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Usnea dasaea Stirton
Family: Parmeliaceae
Usnea dasaea image
André Aptroot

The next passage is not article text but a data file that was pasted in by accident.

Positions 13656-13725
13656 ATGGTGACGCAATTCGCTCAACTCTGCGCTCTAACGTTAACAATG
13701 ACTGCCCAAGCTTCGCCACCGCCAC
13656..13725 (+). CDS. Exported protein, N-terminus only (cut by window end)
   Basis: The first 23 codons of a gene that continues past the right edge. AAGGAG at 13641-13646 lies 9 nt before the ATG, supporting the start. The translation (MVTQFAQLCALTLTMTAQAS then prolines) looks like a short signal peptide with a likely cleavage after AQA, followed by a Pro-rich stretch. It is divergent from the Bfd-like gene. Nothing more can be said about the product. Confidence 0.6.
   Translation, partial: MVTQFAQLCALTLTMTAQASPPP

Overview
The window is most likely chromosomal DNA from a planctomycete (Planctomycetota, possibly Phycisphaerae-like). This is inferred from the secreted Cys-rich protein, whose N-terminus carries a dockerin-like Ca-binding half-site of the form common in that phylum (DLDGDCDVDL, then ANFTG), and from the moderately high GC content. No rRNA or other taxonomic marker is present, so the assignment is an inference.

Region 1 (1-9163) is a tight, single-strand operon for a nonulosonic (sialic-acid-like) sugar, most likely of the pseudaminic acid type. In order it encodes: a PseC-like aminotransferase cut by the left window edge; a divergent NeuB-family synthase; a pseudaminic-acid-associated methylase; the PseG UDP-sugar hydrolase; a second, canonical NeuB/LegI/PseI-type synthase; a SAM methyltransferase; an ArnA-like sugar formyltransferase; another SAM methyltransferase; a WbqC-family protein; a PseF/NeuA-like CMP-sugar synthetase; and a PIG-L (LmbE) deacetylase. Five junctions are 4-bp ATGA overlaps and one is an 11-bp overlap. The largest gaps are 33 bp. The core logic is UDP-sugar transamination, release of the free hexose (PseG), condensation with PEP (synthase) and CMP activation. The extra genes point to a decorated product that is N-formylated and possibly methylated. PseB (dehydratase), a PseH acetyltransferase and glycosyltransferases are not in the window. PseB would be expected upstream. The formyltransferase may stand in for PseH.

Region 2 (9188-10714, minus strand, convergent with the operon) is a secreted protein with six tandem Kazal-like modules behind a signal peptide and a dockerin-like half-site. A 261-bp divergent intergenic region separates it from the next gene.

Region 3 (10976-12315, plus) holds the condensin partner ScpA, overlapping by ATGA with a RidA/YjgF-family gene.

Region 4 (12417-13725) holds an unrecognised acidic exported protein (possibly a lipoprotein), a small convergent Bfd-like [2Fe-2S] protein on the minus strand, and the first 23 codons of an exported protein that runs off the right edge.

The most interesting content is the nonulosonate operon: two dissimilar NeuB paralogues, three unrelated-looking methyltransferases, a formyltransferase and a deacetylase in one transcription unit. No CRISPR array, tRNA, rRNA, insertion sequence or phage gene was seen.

Thallus: shrubby-erect to subpendant, 2-15 cm long branching: isotomic- to anisotomic-dichotomous basal part: paler or of the same color as main branches, without conspicuous cracks branches: tapering or irregular; lateral branches: often slightly to distinctly narrowed at attachment points, not or slightly to conspicuously foveate and/or transversally furrowed segments: terete or slightly ridged, cylindrical papillae: absent tubercles: absent fibercles: present, mainly main branches fibrils: 1-2(-3) mm, usually conspicuous, spinulous, easily breaking away, usually densely disposed on some parts of the branches, especially close to the basal part, rarely on whole length of branches, giving spinulous appearance to this part of the thallus soralia: punctiform to slightly elliptic longitudinally (especially on terminal branches), raised, smaller than half the diameter of main branches where they arise mainly on fibercles; typically enlarged on apices where they mainly arise on cortex ab initio, appearing ±fusiform isidiomorphs: occurring on soralia, not blackened at tips cortex: thin (4-8%), glossy, not conspicuously cracked medulla: large, compact to dense, often internally pinkish pigmented axis: moderately thick, often peripherally pinkish pigmented Apothecia: not seen Spot tests: medulla K+ yellow turning red, C-, KC-, P+ orangish yellow Secondary metabolites: cortex with usnic acid; medulla with norstictic (major), galbinic (major) and salazinic (major) acids, or very rarely only with salazinic (major) and norstictic (major) acids or with psoromic acid (major). Substrate and ecology: mainly on bark, rarely on wood or rock, mainly coastal, between 0 and 500 m, on Quercus spp., Pinus spp. in oak-pine forests or on diverse scrubs in the chaparral World distribution: world-wide, North and South America, Africa, Asia and Europe Sonoran distribution: southern California, Baja California, Chihuahua, and Sonora. Notes: This species can be recognized by its lateral branches constricted at ramification points, its numerous spinulous fibrils covering the branches, its minute soralia with isidiomorphs and the presence of galbinic acid in the medulla. Badly developed or old specimens with few fibrils may be difficult to separate from U. cornuta without investigation with t.l.c.